Case BriefsCOVID 19High Courts

Himachal Pradesh High Court: A Division Bench of L. Narayana Swamy and Anoop Chitkara JJ., took stock of the situation and laid necessary directions.

The present petition has been filed as the Government of India has directed the State Governments to convert PHCs into 30 bedded ICU hospitals with oxygen facilities and therefore State Government is supposed to submit what steps have been taken to convert these PHCs into ICU hospitals with oxygen facilities.

The Court thus directed “the State Government to make submission as to what steps the State Government has taken to convert these PHCs into ICU hospitals with oxygen facilities.”

The Court further taking stock of the situation regarding RTPCR tests in the State observed if the RTPCR tests are not conducted in war footing i.e. more than twenty to thirty thousand per day then the fatalities will proportionately go higher and by the time the RTPCR test is conducted, the incubation period will exceed and that may go out of control of the Government. The Court held “the Government has again to accelerate its work in combating the COVID-19.”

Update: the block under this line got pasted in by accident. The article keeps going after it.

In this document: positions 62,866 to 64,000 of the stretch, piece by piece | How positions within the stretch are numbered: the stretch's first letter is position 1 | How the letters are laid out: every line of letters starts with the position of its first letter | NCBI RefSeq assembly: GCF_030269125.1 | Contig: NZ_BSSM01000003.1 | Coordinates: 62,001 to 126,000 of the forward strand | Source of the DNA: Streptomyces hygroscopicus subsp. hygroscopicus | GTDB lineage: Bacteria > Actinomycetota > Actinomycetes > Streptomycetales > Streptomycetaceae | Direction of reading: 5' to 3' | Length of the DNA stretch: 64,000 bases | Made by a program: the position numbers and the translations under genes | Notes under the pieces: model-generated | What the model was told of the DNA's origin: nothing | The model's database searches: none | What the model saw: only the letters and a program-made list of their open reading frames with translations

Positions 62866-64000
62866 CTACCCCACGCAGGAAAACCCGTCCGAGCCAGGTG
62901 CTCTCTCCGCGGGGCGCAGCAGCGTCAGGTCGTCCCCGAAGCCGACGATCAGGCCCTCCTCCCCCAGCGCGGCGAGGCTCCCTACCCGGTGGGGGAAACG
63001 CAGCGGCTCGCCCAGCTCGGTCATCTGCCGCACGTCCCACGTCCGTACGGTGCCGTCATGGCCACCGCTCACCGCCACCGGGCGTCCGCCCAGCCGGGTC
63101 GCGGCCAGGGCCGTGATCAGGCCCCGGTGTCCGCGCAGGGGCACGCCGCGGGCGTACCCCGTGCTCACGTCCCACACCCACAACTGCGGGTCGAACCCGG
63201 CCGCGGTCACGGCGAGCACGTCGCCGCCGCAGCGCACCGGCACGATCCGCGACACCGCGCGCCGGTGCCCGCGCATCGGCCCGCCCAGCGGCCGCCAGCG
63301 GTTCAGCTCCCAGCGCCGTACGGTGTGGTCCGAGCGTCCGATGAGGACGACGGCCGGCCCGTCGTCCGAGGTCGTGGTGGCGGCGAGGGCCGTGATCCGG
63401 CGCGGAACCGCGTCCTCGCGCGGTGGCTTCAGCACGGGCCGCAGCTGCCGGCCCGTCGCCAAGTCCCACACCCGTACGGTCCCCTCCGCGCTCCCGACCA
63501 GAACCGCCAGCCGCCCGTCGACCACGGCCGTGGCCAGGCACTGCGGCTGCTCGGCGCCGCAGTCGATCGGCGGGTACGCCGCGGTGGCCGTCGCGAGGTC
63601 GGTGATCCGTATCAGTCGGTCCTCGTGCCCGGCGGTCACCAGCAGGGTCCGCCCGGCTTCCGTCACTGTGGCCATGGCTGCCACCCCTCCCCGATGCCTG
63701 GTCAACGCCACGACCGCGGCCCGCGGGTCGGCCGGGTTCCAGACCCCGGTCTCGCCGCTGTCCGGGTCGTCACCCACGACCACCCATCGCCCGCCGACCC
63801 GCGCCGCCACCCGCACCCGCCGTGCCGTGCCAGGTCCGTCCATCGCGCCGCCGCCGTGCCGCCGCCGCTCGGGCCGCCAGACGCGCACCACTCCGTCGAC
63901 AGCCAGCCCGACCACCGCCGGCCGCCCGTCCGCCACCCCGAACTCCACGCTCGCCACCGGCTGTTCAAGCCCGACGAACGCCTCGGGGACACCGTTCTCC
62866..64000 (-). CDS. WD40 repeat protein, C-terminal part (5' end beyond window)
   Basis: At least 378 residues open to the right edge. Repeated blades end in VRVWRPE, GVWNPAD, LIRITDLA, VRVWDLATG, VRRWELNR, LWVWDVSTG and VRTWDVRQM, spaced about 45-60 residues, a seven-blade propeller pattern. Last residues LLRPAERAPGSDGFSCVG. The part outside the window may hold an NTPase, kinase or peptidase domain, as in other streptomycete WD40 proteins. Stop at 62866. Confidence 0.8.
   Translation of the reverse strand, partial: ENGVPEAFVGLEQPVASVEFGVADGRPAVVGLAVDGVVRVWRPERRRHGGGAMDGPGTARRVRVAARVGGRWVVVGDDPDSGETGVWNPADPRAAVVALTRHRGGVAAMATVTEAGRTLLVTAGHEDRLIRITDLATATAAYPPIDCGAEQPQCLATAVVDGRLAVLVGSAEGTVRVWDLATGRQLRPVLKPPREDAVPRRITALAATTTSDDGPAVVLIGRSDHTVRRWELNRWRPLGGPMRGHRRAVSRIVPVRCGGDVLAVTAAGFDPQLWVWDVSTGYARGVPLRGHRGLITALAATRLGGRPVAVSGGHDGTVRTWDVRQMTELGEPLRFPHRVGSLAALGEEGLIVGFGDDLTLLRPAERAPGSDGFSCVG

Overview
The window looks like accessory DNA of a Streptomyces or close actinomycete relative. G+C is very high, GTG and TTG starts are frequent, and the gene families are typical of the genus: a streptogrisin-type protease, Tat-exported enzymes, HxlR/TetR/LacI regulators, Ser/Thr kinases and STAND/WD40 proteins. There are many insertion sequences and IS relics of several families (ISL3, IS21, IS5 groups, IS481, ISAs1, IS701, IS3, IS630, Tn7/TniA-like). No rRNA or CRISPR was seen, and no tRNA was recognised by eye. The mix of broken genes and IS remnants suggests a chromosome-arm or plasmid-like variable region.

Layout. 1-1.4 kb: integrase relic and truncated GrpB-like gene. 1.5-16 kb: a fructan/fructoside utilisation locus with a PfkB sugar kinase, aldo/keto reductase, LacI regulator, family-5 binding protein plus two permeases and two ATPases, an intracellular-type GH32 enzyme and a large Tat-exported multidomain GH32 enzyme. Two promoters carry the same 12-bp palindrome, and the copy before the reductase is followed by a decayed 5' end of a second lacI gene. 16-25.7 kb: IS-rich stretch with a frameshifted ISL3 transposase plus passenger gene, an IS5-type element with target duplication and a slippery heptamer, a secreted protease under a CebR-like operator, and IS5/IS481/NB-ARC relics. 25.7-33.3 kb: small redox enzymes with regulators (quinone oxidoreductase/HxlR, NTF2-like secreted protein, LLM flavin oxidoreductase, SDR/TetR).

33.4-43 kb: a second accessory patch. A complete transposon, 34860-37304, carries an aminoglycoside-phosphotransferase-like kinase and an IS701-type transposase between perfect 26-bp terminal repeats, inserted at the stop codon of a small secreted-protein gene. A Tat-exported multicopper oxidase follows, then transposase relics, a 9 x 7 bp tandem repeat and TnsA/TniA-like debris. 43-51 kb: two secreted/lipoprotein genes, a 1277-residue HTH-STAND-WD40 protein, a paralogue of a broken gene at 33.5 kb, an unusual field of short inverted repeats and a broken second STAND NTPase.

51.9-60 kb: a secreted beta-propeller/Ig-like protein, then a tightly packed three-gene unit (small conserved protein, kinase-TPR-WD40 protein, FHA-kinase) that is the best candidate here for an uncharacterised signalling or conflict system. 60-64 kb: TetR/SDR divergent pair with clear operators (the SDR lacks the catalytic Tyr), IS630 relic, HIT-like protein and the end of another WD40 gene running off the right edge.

On submission made by Mr. Ajay Vaidya that some makeshift hospitals with oxygen facilities having 1000 beds have been opened and thus the Court directed “decentralized opening of ICU beds by converting PHCs is of paramount importance.”

Ms. Sneh Bhimta submitted about non-availability of ICU beds in Kullu and Lahul & Spiti, the Court directed “State Government to make submission as to whether ICU beds are provided to the COVID patients in both the aforesaid areas.”[Court on its Own Motion v. State of HP, 2021 SCC OnLine HP 4683, decided on 25-05-2021]


Arunima Bose, Editorial Assistant has reported this brief.


Appearances

Counsel for Petitioner: Mr. B.N. Misra and Ms. Vandana Misra

Counsel for Union: Mr. Balram Sharma

Counsel for State: Mr.Ajay Vaidya